Every day the hens line up and each waits her turn to lay an egg in the nest boxes of the hen house. Some hens are co-layers and will sit two in a box together. Birds often like to use the same nest others use, so there will be five or six eggs in one nest and nothing in another. Nature makes the hen secretive about her egg-laying. She will switch between nests over time, satisfying an innate need to hide her eggs. That is why there are five boxes, to provide plenty of choice.
Ameraucana hens start laying when they are between five and seven months old. At Phoenix Farm the hens are hatched in the spring, and they start laying some time in October to December. The eggs begin tiny, size extra small and also are at their very darkest blue color. As the hens grow, the eggs become larger and the longer they lay, the lighter the shell color becomes.
A laying hen ovulates almost every day and forms an egg in the special ducts inside her body. The shell of the egg is still slightly pliable as it passes from the hen. The egg quickly dries and the shell gets hard. Hens lay nearly daily until their first autumn. When the length of day shortens, the birds go into their first molt, or shedding of many of their feathers. No eggs are laid during this time. Then, after two to four months of rest laying recommences as long as the hens receive at least twelve hours of light each day. In winter in Maine we have to provide supplemental light for two hours every morning.
A hen ready to lay an egg is a determined animal. She will not be kept from her nest. Chickens are creatures of habit, once they are accustomed to laying in a certain area, they always return unless they are violently frightened. We chicken growers take advantage of the birds’ instincts by training them to lay in the nest boxes of the hen house. Otherwise, free-range chickens would hide nests all over the place and we’d never get an egg.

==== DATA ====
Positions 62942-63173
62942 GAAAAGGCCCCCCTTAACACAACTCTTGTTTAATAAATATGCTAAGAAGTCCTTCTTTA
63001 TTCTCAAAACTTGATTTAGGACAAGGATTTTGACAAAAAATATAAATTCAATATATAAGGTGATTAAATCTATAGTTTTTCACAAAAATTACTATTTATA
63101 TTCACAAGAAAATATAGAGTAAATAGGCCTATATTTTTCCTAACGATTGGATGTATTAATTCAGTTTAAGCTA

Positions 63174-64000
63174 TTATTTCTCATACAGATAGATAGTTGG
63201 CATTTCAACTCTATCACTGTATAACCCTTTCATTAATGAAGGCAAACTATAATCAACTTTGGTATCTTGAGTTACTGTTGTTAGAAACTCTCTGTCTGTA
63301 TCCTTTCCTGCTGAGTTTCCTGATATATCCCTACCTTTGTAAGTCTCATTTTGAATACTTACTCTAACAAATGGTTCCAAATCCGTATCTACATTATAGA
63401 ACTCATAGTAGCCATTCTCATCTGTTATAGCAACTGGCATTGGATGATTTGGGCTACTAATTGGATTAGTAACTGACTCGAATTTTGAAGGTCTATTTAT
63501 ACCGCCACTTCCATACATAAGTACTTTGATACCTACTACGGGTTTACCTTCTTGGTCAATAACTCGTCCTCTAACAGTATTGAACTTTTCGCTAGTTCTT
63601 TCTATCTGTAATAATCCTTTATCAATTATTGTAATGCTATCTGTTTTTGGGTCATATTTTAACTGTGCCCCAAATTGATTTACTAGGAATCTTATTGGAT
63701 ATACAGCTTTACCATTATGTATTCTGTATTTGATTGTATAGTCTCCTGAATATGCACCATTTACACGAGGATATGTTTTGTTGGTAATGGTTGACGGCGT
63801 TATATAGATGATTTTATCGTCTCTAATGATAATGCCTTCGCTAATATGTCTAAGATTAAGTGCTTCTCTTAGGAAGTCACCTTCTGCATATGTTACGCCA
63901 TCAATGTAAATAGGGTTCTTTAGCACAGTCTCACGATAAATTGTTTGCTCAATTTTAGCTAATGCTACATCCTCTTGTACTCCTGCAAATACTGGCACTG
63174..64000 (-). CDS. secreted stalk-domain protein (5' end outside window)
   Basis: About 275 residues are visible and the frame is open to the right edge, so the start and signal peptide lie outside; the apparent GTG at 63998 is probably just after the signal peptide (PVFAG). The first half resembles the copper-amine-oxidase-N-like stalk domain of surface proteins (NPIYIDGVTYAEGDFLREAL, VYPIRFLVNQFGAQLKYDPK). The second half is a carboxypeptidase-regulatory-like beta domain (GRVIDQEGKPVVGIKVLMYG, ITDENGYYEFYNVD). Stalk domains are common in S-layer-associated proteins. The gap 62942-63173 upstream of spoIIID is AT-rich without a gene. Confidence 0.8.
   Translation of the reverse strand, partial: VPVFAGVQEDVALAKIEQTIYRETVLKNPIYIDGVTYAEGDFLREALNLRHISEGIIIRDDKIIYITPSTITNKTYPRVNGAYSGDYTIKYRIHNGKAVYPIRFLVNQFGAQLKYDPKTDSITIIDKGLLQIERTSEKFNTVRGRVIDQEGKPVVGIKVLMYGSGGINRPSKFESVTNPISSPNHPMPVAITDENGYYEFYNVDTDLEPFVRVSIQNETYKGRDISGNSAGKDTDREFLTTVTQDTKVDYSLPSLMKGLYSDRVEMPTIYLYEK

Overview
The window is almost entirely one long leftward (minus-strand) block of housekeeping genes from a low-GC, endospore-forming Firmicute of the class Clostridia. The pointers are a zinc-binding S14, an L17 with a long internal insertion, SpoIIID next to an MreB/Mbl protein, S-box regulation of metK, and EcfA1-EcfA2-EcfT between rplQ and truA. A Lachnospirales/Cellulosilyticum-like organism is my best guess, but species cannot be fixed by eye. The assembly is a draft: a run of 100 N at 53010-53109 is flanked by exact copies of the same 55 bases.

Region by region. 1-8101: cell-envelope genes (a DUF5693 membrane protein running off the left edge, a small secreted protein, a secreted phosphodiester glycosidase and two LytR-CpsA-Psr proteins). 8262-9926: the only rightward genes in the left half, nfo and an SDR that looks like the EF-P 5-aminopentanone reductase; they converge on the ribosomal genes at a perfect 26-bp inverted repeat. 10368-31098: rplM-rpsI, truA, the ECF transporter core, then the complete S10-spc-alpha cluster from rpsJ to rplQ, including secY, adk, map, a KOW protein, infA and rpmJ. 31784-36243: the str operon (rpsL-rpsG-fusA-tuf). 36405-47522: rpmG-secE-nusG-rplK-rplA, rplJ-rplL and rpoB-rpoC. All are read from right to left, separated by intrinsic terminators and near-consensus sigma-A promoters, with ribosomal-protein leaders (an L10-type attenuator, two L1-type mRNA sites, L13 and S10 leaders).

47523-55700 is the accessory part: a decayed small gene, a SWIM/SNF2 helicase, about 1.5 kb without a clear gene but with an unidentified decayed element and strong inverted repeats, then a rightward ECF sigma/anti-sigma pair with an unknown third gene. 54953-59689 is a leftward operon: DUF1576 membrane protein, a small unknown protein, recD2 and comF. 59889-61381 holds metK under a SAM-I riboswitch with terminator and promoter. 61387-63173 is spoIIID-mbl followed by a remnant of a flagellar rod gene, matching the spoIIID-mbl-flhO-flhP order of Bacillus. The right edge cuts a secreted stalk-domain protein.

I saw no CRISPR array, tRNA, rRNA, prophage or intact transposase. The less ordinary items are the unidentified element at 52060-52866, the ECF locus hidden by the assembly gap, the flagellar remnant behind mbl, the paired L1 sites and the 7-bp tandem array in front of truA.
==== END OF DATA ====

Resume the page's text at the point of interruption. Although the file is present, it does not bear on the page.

The chickens stay locked in the house and hen yard until mid-day because most hens are morning layers. Then, in early afternoon they are allowed to run free to scratch for seeds and bugs and get the sunshine, green grass and exercise that makes them so healthy and their eggs so very tasty. You have not had an egg until you’ve tried a free-range egg from a truly free chicken. Our birds have the run of our entire 75 acres, although they tend to stay within a couple hundred yards of the hen house. This photo, courtesy of my daughter, shows the difference in yolk color between our free-range eggs on the left and regular store eggs on the right.
In the evening chicken habit kicks in again. The birds always return to their roost unless some disaster has happened to scare them away (such as a midnight raccoon raid.) As the light dies, a parade of chickens returns to the house and each bird flies up to its own chosen spot on the roost. There must be great comfort in routine because these birds are calm and content.
It is the chicken grower’s responsibility to keep the birds safe while confined with strong wire, solid houses and locks to repel the many predators of plump, tasty hens. The wire fenced yard is lined with logs along the bottom stopping any animal from digging under and covered with net to keep out the hawks and owls. The underside of the coop is reinforced with wire mesh to prevent any animal from chewing its way in. The chickens are most susceptible to predation while free-ranging. I’m sure if you could ask any chicken, you would hear they prefer to take their chances for the opportunity to roam free.